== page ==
Session 266

Offshoring

Track G

Date: Tuesday, October 6, 2015

 

Time: 14:15 – 15:30

Paper

Room: Governor's Square 11


Session Chair:

  • TBD

Title: Capability-Seeking Foreign Investments in Software-Services Offshore-Outsourcing: Stock Market Reactions and Implications for Competitive Advantage

Authors

  • Joydeep Chatterjee, University of Washington Bothell
  • Harbir Singh, University of Pennsylvania

Abstract: How does the stock market react to competitive actions by firms and their rivals? We empirically explore capability-seeking investments by firms from different strategic groups within an industry and examine their impact on rival firms in the competitive context of global software services. We argue that when firms make foreign investments to access high-value added capabilities (software architectural skills – requiring high levels of tacit, socially complex knowledge), they face greater challenges compared to firms making investments to access low-value added capabilities (software implementation skills – requiring only operational and cost efficiency). Analysis of cumulative abnormal returns in response to capability-seeking investment announcements made by a sample of leading U.S. and Indian firms in the global software services industry provides support for these arguments.

Title: Exacting Power and Control through Subsidiary Mandate Gain and Loss

Authors

  • Edward Gillmore, Mälardalen University

Abstract: As MNCs in increasingly diversified industries are able to disaggregate their value chains into smaller parts the distribution of power amongst units in the MNC has increased with control becoming problematic to attribute to one single unit. The papers focuses on how power is gained and utilized and were control ultimately rests within large organizations, such as the intra-organizational network of MNCs. The paper draws on captive offshoring as a canvas, upon which HQ orchestrates mandates and resources, and through which subsidiaries gain and develop power in their networks but also through which HQ can utilize the mechanism to retake control. To underscore the context of the power/control dilemma we draw on the resource dependence literature and economic property rights literature to illustrate the nexus between captive offshoring and mandates in distributed power and control.

Title: How Does Overseas Labour Quality Affect Multinational Performance? A Global Value Chain Perspective

Authors

  • Roger Strange, University of Sussex
  • Yong Yang, University of Sussex

Abstract: We test empirically for the existence of ‘reverse knowledge transfer’ effects using a firm-level panel of more than 1,600 manufacturing MNCs and over 2,400 overseas affiliates, covering 30 home and host countries. We find that highly-skilled labour in overseas affiliates has a significant impact upon the productivity of parent companies, suggesting the existence of a strong reverse knowledge transfer effect. We also establish that this knowledge transfer effect is greater (1) when the overseas affiliates are in related, rather than unrelated, industries; (2) when the overseas affiliates are downstream, rather than upstream, in the MNCs global value chains; (3) when the overseas affiliates involve horizontal, rather than vertical, FDI; and (4) when the overseas affiliates are wholly-owned subsidiaries, rather than joint ventures.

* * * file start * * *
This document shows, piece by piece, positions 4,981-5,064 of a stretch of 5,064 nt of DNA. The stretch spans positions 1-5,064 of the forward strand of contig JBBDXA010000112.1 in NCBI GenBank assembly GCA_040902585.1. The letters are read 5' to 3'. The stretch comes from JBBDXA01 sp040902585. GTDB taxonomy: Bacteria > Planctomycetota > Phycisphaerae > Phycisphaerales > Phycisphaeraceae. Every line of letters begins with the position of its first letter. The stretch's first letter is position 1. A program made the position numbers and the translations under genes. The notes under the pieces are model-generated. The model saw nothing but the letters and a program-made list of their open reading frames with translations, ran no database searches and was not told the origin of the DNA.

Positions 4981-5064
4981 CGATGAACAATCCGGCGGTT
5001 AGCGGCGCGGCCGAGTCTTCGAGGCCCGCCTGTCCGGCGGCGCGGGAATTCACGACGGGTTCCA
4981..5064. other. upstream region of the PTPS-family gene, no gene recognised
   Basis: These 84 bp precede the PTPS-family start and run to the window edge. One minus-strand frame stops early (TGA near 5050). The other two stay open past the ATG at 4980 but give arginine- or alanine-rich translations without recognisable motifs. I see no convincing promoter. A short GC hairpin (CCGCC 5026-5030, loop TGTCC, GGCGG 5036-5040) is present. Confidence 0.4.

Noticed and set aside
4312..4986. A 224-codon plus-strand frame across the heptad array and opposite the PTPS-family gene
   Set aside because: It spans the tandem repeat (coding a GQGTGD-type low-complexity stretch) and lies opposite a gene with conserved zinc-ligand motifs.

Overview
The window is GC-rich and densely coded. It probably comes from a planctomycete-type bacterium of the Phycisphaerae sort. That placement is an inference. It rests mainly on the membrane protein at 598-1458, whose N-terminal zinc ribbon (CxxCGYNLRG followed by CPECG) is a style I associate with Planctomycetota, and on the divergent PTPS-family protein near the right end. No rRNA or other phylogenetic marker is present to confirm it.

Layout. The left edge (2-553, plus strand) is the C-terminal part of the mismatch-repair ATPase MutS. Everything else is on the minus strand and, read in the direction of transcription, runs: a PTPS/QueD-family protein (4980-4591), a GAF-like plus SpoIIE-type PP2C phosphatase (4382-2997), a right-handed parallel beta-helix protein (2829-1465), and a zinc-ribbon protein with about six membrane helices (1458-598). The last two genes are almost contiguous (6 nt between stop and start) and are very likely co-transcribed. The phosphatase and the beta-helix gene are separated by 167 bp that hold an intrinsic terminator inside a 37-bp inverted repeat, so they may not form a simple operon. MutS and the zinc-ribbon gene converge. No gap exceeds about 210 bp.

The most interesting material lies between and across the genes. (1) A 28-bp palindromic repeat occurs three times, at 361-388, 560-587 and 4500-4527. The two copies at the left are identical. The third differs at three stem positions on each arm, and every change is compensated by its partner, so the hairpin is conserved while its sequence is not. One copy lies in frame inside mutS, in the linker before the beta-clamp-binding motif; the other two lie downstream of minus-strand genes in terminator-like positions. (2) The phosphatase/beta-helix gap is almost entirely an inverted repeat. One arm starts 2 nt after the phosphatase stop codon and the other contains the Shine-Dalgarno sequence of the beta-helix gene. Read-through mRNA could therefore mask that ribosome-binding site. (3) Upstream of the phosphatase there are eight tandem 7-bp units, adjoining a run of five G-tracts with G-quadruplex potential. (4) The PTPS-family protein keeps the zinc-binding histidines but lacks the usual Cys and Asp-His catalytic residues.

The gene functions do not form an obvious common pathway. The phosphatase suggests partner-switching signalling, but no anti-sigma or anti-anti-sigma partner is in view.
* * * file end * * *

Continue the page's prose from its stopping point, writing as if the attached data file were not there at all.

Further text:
Title: Time to Learn? Assignment Duration in Global Value Chain Organization

Authors

  • Peter Buckley, University of Leeds
  • Ram Mudambi, Temple University
  • Thomas Craig, DeSales University

Abstract: In examining the physical and functional aspects of global value chains (GVCs), scholars have focused almost exclusively on two key decisions – control and location – as the primary determinants of these organizational structures. We examine how the dynamic, temporal nature of GVCs can be further explained via a third organizing decision that has received surprisingly little attention in this literature: the length of time that control and location settings remain in effect for each activity. We advance the theory that while control and location are critical choices faced by GVC orchestrators, assignment duration also drives learning- and cost-based value creation and thus plays a critical but overlooked role in global value chain organization.

All Sessions in Track G...

Sun: 08:00 – 09:15
Session 32: Microfoundations of international strategic management: Opportunism, trust, and bounded reliability
Sun: 09:45 – 11:00
Session 279: Formal theory in strategy - A primer
Sun: 11:15 – 12:30
Session 33: Methodological challenges in publishing international strategy research
Sun: 16:15 – 17:30
Session 209: Institutions and Emerging Markets
Sun: 17:45 – 00:00
Session 315: Global Strategy Business Meeting
Mon: 08:00 – 09:15
Session 126: Entry Mode & Cross-Border Acquisitions
Mon: 11:15 – 12:30
Session 149: Management and Coordination of Multinationals
Mon: 13:45 – 15:00
Session 128: Emerging Markets
Mon: 16:45 – 18:00
Session 151: Networks and Collaborative Arrangements
Tue: 08:00 – 09:15
Session 129: Foreign Direct Investments
Tue: 11:00 – 12:15
Session 127: Institutional Context
Tue: 14:15 – 15:30
Session 266: Offshoring
Tue: 15:45 – 17:00
Session 130: International Diversification
Session 150: Location and Geography
Tue: 17:30 – 18:45
Session 208: Internationalization Strategies and Performance


Strategic Management Society

Denver